Tuesday, 7 June 2016

Preparation and Evaluation of Solid Dispersion Tablets by a Simple and Manufacturable Wet Granulation Method Using Porous Calcium Silicate


The aim of this study was to prepare and evaluate solid dispersion tablets containing a poorly water-soluble drug using porous calcium silicate (PCS) by a wet granulation method. Nifedipine (NIF) was used as the model poorly water-soluble drug. Solid dispersion tablets were prepared with the wet granulation method using ethanol and water by a high-speed mixer granulator. The binder and disintegrant were selected from 7 and 4 candidates, respectively. The dissolution test was conducted using the JP 16 paddle method. The oral absorption of NIF was studied in fasted rats. Xylitol and crospovidone were selected as the binder and disintegrant, respectively. The dissolution rates of NIF from solid dispersion formulations were markedly enhanced compared with NIF powder and physical mixtures. Powder X-ray diffraction (PXRD) confirmed the reduced crystallinity of NIF in the solid dispersion formulations. Fourier transform infrared (FT-IR) showed the physical interaction between NIF and PCS in the solid dispersion formulations. NIF is present in an amorphous state in granules prepared by the wet granulation method using water. The area under the plasma concentration–time curve (AUC) and peak concentration (Cmax) values of NIF after dosing rats with the solid dispersion granules were significantly greater than those after dosing with NIF powder. The solid dispersion formulations of NIF prepared with PCS using the wet granulation method exhibited accelerated dissolution rates and superior oral bioavailability. This method is very simple, and may be applicable to the development of other poorly water-soluble drugs.
The ‘Biopharmaceutics Classification System’ (BCS) is a very important key word in the research and development of oral formulations. The BCS classifies drugs into four classes depending on the solubility and membrane permeability of the drug. Most oral formulations show drug efficacy by first dissolving in the digestive tract then being absorbed through the membrane of the small intestine, thus entering the circulation. Oral formulations have been developed using various strategies depending on the drug’s BCS class, solubility, and membrane permeability. It was recently estimated that between 40 and 70% of all new chemical entities identified in drug discovery programs are insufficiently soluble in aqueous media.......... read all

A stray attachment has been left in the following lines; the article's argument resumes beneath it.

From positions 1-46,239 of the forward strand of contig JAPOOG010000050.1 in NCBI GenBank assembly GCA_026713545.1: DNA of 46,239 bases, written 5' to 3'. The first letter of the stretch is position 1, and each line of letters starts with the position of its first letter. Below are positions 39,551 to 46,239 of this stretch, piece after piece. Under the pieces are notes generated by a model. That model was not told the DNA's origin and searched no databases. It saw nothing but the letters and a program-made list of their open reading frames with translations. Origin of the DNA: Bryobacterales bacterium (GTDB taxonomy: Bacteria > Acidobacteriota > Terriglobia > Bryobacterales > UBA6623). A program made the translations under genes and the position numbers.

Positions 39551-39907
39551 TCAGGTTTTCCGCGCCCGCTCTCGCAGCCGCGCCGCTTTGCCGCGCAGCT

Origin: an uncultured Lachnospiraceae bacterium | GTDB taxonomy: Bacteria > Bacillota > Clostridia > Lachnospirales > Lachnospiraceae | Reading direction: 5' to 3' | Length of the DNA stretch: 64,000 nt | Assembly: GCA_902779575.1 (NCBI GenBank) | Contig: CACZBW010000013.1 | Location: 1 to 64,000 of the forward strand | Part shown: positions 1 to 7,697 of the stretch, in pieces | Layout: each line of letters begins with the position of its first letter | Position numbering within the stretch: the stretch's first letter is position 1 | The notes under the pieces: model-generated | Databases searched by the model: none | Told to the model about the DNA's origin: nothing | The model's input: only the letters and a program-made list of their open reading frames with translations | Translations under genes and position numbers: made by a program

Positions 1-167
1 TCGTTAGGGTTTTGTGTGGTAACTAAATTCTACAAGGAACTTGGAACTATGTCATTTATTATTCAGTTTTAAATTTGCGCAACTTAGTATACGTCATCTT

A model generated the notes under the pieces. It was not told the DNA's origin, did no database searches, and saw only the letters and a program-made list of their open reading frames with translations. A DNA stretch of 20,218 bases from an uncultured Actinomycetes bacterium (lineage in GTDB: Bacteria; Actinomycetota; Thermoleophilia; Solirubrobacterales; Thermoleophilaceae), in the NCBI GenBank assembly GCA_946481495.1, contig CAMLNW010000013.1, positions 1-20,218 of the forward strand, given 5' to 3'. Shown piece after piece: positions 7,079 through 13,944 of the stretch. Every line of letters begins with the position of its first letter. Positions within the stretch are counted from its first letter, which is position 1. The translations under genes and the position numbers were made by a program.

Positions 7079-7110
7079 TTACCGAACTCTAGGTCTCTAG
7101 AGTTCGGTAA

Conclusion

Solid dispersion formulations of NIF with PCS using the wet granulation method were prepared and evaluated. These formulations exhibited much higher dissolution rates than NIF powder, comparable to ASD. Furthermore, these formulations provided superior bioavailability in rats compared with NIF powder. NIF was present in the amorphous state in the granules after preparation by a wet granulation method using water. The wet granulation method proposed here is very simple, and may be applicable to other poorly water-soluble drugs.

Preparation and Evaluation of Solid Dispersion Tablets by a Simple and Manufacturable Wet Granulation Method Using Porous Calcium Silicate

The ‘Biopharmaceutics Classification System’ (BCS) is a very important key word in the research and development of oral formulations. The BCS classifies drugs into four classes depending on the solubility and membrane permeability of the drug. Most oral formulations show drug efficacy by first dissolving in the digestive tract then being absorbed through the membrane of the small intestine, thus entering the circulation. Oral formulations have been developed using various strategies depending on the drug’s BCS class, solubility, and membrane permeability. It was recently estimated that between 40 and 70% of all new chemical entities identified in drug discovery programs are insufficiently soluble in aqueous media.......... read all

Conclusion

Solid dispersion formulations of NIF with PCS using the wet granulation method were prepared and evaluated. These formulations exhibited much higher dissolution rates than NIF powder, comparable to ASD. Furthermore, these formulations provided superior bioavailability in rats compared with NIF powder. NIF was present in the amorphous state in the granules after preparation by a wet granulation method using water. The wet granulation method proposed here is very simple, and may be applicable to other poorly water-soluble drugs.

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